Bill Hicks spends his vacation time the same way every year. He travels with his wife and three young children to the National Right to Life Convention.

"We've been doing this for about seven or eight years," said Hicks, a member of the Cincinnati, Ohio, chapter of the Right to Life movement. "You get a good feel for the direction of the movement itself."

This year's national convention is being held at the Capitol Hill Hyatt Regency Hotel here, and the Hicks family is joining 1,500 to 2,000 participants from 50 states.

"It is the major educational event of the year for the pro-life movement -- three days with over 65 workshops featuring over 80 speakers," said Daniel Donehey, public relations director for the three-day convention, which opened yesterday.

Nobel Peace Prize laureate Mother Teresa, Archbishop of New York Cardinal John O'Connor and Dr. Bernard Nathanson, creator of the controversial antiabortion film "The Silent Scream," are among the convention speakers. Workshops cover such subjects as "saving lives through sidewalk counselling" and fund raising for Right to Life chapters.

Colleen Phillips of Hamler, Ohio, a state officer of the Ohio Right to Life organization, said she is here "to learn more about what other states are doing in the Right to Life movement and to see what materials are available for my local Right to Life chapter."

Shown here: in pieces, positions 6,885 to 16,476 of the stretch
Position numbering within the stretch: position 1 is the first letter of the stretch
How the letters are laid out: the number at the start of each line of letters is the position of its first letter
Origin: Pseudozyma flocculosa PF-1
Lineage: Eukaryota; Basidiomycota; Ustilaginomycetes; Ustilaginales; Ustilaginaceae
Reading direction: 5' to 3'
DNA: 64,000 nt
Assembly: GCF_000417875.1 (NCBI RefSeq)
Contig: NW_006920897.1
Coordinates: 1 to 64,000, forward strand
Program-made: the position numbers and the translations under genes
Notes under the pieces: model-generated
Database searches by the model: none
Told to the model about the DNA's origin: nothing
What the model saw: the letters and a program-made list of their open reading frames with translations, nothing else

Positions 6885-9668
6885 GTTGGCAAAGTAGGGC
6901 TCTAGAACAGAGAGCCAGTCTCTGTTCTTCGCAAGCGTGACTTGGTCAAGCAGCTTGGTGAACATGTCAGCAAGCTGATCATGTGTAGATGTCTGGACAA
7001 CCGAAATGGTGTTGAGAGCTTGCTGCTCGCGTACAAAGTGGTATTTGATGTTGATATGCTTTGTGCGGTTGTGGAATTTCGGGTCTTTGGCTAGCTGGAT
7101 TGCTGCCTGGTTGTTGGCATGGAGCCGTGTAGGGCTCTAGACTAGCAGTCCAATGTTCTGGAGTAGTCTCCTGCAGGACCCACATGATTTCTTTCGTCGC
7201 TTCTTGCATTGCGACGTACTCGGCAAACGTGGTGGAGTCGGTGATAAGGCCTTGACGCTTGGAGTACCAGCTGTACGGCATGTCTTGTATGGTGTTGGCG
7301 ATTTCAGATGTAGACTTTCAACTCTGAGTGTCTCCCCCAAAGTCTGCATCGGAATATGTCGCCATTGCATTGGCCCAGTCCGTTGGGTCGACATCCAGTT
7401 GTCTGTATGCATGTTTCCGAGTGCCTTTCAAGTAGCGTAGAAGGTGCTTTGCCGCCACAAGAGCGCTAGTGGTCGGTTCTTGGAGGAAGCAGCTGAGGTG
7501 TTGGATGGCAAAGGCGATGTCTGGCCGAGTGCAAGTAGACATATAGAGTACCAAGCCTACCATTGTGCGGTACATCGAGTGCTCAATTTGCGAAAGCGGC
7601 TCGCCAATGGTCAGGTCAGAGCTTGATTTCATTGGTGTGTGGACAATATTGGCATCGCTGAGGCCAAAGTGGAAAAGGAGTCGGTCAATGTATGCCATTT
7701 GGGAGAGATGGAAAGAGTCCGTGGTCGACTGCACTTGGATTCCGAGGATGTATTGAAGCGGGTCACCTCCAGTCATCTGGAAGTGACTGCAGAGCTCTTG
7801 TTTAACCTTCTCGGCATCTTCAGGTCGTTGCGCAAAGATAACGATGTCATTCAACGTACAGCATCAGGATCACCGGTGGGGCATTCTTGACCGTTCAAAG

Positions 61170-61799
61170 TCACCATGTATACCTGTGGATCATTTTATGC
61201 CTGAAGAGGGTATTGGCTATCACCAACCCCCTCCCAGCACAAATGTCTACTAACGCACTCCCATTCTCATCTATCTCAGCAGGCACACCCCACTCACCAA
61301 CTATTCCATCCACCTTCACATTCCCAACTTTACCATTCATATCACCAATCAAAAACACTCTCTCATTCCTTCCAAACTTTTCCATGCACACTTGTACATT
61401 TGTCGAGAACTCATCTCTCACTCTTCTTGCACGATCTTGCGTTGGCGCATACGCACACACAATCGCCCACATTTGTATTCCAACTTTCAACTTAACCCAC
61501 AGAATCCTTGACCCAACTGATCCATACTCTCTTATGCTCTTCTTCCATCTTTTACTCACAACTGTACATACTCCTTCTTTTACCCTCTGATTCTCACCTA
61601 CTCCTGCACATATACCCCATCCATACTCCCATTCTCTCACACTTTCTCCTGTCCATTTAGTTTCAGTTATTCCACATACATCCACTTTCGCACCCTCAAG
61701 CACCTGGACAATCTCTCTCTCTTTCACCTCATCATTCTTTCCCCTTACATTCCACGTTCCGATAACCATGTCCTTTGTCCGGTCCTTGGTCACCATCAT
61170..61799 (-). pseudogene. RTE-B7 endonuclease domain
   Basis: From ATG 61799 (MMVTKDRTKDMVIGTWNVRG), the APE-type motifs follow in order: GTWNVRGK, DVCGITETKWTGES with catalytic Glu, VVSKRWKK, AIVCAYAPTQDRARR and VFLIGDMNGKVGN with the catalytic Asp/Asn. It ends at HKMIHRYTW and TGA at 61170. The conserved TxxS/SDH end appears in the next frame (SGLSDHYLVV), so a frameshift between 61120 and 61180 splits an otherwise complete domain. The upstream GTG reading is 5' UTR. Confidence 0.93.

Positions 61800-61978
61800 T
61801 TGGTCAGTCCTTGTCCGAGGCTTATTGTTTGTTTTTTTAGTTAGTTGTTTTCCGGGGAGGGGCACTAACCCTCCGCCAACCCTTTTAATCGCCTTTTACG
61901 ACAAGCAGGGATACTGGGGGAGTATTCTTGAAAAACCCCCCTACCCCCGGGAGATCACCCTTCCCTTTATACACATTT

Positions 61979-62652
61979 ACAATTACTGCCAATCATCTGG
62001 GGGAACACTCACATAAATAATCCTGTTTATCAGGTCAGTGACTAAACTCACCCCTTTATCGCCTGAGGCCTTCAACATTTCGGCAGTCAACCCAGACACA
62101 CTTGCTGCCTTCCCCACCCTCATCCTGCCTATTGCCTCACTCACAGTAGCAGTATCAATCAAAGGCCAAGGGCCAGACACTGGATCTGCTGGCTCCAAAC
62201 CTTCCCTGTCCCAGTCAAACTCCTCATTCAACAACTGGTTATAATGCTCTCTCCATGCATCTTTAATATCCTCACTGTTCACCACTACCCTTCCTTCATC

"I went to a workshop on the Holocaust, slavery and abortion this morning, and the parallels are so clear," said Carol Leary of Rochester, N.Y.

Some delegates also said that they perceive the Right to Life movement to be growing.

"We have so many new people that are joining at the grass-roots level now," said Brenda Fastabend, of Lynchburg, a past president of the Virginia Society for Human Life.

"I think the last couple months have been very encouraging," said the Rev. Joseph Naumann of St. Louis. Naumann attributed this upswing in part to President Reagan's reelection last November and to the impact of the film "The Silent Scream."

While the convention proceeded inside the hotel, abortion rights advocate William Baird held a press conference on the sidewalk outside the Hyatt and charged that such conventions offer instruction in how to attack abortion clinics.

Baird, who operates abortion and birth control clinics in New York and Massachusetts claimed that upsurges in violent acts aimed at abortion clinics usually follow such conventions.

Donehey said that his organization would not respond to any of Baird's comments because "he is not a legitimate representative" of abortion rights advocates.